Monday, April 23, 2012

Thinking about Thinking

“Just let go now of thinking mind.”

Affirming Faith in Mind

Our minds love to think. Casual observation of the ongoing content of our minds reveals a largely unbroken string of thoughts, ideas, concepts, judgments, and so forth. One thought appears to lead to another, which seems to create an emotional reaction or sensation in the body, which in turn leads to more thoughts. This process is endless, and typically continues until the biological death of the organism. Continuous thinking and reacting to thoughts is so deeply conditioned and automatic that we rarely notice or question it. Objective, neutral observation of our thoughts is a very beneficial practice to help bring into conscious awareness the automatic and unproductive nature of much of our thinking. However, some thought is clearly beneficial and enjoyable. Surely we are not encouraged to abandon thought altogether. Yet the profound and beautiful Affirming Faith in Mind encourages us to let go now of our thinking mind. What do we make of this? What exactly are we trying to release and set free?
As a partial answer to these questions, consider that there are three types of thinking. One type is useful and productive, another not so much, and the third type the source of all original and creative thinking. Let us call the productive type real thinking, the nonproductive type habitual thinking, and the third type nonthinking. It is easy to describe habitual thinking. It is what most of us spend most of our time doing. It is repetitive, uncreative, tedious, boring, tiring, and unhelpful. Habitual thinking does not solve problems, yet we waste considerable time and energy thinking about problems without actually solving them. The ego or conditioned thinking mind conducts this form of thinking. This mind can do only what it previously was programmed to think and do.
Real thinking solves problems without needless drama. Critical thinking that is useful is real thinking. The experiential feeling of this type of thinking is calm, neutral, and objective. It is curious, open to a variety of ways of perceiving and interpreting information, and willing to learn from others. It is the mind of science, and new information can alter its conclusions, as it is willing to allow for correction as new facts emerge.
Truly original thoughts or realizations are not the province of the habitual mind, which specializes in ruminating and obsessing. Nor is real thinking capable of stepping so far outside of the boxes that it navigates skillfully. Where then do creative and transformative ways of thinking originate? I first encountered this question in graduate school where there was much emphasis on the philosophy of science and the scientific method. We read and carefully studied a wonderful book called The Structure of Scientific Revolutions by Thomas Kuhn (1962). Kuhn’s argument is that “normal science” occurs through what we are calling “real thinking.” Progress in science is linear, incremental, cumulative and progressive, with one verified truth slowly building upon previously verified truths that a variety of scientists painstakingly assembled using the scientific method. Kuhn argues that real change in science cannot be the result of normal science. Rather, new ways of seeing and understanding phenomena emerge from a “paradigm shift,” a revolutionary revelation or recognition that turns much of previously agreed upon scientific knowledge upside down. In his book, Kuhn provides numerous examples from the history of science of how a radical shift in perspective changed our way of understanding and thinking.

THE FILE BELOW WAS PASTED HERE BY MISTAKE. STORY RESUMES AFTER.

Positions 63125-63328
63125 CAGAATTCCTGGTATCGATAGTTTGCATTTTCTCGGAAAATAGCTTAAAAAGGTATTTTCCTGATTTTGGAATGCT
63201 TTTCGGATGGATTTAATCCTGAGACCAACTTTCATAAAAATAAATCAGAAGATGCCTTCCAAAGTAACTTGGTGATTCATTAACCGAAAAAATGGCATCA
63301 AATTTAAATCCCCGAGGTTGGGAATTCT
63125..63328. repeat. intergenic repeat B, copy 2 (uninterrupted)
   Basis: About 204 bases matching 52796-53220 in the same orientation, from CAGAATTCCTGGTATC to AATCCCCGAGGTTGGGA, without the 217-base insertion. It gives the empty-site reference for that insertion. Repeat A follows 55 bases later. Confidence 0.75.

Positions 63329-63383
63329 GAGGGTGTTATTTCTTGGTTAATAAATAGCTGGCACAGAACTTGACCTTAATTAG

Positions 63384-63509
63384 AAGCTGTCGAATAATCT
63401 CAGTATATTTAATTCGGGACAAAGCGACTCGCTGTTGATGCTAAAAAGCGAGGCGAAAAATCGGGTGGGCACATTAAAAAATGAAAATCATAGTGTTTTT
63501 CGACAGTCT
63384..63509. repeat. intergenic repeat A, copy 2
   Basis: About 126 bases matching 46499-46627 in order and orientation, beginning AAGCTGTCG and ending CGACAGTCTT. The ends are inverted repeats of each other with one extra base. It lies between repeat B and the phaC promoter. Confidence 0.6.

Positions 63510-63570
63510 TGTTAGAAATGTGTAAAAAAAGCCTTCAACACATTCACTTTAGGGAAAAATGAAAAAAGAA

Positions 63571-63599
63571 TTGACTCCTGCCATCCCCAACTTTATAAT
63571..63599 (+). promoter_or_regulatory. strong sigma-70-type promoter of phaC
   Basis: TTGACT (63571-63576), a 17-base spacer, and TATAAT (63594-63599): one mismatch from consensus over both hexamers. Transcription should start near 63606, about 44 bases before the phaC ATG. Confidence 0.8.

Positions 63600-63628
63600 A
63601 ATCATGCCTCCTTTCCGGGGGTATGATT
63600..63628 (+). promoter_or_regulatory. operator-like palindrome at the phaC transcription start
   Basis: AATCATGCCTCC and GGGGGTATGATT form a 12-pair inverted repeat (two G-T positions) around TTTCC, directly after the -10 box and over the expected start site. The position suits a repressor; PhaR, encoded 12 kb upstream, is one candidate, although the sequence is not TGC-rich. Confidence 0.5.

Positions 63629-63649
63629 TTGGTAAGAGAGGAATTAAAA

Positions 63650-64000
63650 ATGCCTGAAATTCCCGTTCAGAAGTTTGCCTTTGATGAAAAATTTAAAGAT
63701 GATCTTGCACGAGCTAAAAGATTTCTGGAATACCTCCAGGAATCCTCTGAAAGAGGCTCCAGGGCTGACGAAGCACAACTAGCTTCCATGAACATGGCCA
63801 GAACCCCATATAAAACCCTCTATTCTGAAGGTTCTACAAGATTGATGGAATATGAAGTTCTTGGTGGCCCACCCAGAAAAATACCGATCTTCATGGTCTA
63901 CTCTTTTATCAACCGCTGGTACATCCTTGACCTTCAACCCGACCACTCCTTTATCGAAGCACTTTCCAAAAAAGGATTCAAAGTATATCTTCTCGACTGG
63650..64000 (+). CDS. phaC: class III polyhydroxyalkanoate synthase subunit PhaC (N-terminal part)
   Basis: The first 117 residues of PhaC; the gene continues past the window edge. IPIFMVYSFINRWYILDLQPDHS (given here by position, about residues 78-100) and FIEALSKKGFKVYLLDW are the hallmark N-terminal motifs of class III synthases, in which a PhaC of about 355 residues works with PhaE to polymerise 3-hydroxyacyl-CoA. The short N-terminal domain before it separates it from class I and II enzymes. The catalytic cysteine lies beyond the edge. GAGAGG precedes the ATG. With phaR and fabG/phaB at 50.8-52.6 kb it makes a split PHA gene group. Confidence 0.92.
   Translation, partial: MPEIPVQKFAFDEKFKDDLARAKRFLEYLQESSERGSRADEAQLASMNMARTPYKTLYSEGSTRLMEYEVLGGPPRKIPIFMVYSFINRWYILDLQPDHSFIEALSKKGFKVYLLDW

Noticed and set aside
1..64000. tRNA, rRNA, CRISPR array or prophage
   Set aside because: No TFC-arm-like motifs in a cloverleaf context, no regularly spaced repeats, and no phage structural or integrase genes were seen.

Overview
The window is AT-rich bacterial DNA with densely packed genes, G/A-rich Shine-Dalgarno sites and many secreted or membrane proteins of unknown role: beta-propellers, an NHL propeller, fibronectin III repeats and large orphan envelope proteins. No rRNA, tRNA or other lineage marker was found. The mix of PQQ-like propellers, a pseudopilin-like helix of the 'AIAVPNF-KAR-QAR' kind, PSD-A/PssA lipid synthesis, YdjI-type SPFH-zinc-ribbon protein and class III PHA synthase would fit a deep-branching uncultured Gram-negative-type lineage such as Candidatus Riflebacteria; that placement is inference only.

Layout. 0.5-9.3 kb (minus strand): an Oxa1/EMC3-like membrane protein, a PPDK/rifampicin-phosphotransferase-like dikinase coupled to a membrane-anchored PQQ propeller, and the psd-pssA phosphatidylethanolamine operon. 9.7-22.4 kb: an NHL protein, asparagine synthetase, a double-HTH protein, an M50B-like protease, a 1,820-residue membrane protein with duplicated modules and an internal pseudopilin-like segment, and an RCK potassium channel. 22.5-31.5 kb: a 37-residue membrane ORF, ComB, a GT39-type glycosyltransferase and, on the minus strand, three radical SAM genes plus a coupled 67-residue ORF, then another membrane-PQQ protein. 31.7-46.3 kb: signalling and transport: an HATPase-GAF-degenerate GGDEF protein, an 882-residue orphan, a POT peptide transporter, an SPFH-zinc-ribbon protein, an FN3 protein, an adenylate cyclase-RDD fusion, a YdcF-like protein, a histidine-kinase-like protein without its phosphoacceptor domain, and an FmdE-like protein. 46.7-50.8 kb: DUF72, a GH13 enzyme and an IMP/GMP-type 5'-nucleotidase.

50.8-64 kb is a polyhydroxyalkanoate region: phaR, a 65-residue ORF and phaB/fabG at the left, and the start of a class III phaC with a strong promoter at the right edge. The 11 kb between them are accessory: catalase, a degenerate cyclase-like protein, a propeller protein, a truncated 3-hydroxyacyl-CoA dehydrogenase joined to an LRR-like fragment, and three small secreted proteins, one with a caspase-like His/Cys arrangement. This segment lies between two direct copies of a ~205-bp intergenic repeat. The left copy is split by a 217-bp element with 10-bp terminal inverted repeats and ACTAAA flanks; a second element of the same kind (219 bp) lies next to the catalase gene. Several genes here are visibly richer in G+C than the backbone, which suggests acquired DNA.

It appears to me that these radical, original new perspectives on our world (Kuhn’s paradigm shift) are the result of what I call nonthinking. They emerge spontaneously as realizations or direct knowing from nomind. This different way of knowing, when expressed in ideas or concepts may sound like real thinking, yet it has a profoundly different source. It only occurs when the thinking mind is quite, not when it is busy. This direct knowing feels effortless, although enormous effort may have gone into the preparation for the spontaneous emergence. The recognition that suddenly arises may feel more like a gift than the result of hard labor. Such realizations are explained and verified using ordinary methods, yet come with a kind of confident assurance that is hard to attain with real thinking.
In this talk, we will explore these three types of thinking and the different ways of knowing that are associated with each. We will also continue to explore practices to reduce the influence of habitual thinking, and improve our ability to recognize realizations as they arise spontaneously.
Kuhn, T. S. (1962, 2012) The Structure of Scientific Revolutions. Chicago: The University of Chicago Press.

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